German antitrust watchdog cracks down on Facebook
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Mark Zuckerberg, chief executive officer and founder of Facebook Inc. attends the Viva Tech start-up and technology gathering at Parc des Expositions Porte de Versailles on May 24, 2018 in Paris, France.
Germany’s antitrust watchdog ruled on Thursday that Facebook abused its market dominance in collecting, merging and using user data.
Germany’s antitrust watchdog, called the Bundeskartellamt, said it was imposing far-reaching restrictions on how Facebook processes user data and gathers user consent. The decision is the culmination of a three-year investigation into the social media company by the German watchdog.
“In future, Facebook will no longer be allowed to force its users to agree to the practically unrestricted collection and assigning of non-Facebook data to their Facebook user accounts,” Andreas Mundt, president of the Bundeskartellamt said in a press release Thursday.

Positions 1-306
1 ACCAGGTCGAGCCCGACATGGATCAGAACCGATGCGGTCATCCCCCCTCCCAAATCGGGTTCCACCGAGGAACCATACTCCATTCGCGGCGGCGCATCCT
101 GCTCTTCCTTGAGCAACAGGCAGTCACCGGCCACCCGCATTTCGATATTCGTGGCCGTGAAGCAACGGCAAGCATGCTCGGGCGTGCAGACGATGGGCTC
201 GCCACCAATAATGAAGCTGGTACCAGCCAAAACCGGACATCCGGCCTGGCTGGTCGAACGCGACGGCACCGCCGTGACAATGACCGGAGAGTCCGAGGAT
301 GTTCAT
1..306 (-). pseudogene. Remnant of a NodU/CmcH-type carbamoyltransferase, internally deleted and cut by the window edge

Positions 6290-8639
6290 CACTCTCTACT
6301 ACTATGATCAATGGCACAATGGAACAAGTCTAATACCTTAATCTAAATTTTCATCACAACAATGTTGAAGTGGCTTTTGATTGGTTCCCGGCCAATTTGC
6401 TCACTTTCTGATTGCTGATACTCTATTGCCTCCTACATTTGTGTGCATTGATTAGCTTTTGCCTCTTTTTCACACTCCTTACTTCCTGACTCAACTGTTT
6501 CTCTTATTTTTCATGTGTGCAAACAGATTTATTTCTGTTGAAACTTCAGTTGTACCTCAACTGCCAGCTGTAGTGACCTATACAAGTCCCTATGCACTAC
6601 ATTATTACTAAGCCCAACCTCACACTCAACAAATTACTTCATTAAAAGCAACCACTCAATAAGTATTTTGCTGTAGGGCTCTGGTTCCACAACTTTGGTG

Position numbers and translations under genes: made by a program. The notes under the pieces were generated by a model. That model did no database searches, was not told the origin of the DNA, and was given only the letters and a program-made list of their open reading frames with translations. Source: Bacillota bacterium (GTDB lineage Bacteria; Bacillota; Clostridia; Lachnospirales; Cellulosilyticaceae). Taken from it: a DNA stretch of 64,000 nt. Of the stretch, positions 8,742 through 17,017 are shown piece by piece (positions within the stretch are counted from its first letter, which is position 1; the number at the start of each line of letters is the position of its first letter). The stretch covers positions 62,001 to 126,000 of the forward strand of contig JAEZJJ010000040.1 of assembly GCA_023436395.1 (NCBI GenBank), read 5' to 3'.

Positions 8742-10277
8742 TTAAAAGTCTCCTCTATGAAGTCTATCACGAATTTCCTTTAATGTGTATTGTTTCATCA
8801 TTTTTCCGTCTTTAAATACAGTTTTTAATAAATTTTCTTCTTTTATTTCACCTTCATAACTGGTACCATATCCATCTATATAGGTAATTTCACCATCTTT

Facebook has one month to appeal the decision, which it said it will do in a blog post published Thursday.
“The Bundeskartellamt underestimates the fierce competition we face in Germany, misinterprets our compliance with GDPR and undermines the mechanisms European law provides for ensuring consistent data protection standards across the EU.
GDPR, short for the General Data Protection Regulation, is a sweeping set of data privacy rules that went into effect across the EU last May. Companies that don’t meet GDPR’s requirements face strict fines of up to 4 percent of global annual revenues.